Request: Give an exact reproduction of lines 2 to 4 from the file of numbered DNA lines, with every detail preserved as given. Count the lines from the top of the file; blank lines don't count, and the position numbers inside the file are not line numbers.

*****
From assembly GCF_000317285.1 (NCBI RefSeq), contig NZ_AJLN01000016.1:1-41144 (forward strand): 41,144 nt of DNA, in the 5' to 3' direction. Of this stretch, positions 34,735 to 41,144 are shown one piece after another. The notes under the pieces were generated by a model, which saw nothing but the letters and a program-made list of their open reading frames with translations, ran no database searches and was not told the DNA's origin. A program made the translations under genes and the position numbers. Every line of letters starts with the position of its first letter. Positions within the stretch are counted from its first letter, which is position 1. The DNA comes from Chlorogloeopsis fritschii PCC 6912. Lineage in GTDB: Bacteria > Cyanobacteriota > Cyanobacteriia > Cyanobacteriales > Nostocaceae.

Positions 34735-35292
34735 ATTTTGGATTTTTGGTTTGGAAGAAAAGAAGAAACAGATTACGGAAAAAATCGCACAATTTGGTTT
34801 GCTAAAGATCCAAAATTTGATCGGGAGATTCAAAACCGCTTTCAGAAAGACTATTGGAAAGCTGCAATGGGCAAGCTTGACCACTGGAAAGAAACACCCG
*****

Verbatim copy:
Positions 34735-35292
34735 ATTTTGGATTTTTGGTTTGGAAGAAAAGAAGAAACAGATTACGGAAAAAATCGCACAATTTGGTTT
34801 GCTAAAGATCCAAAATTTGATCGGGAGATTCAAAACCGCTTTCAGAAAGACTATTGGAAAGCTGCAATGGGCAAGCTTGACCACTGGAAAGAAACACCCG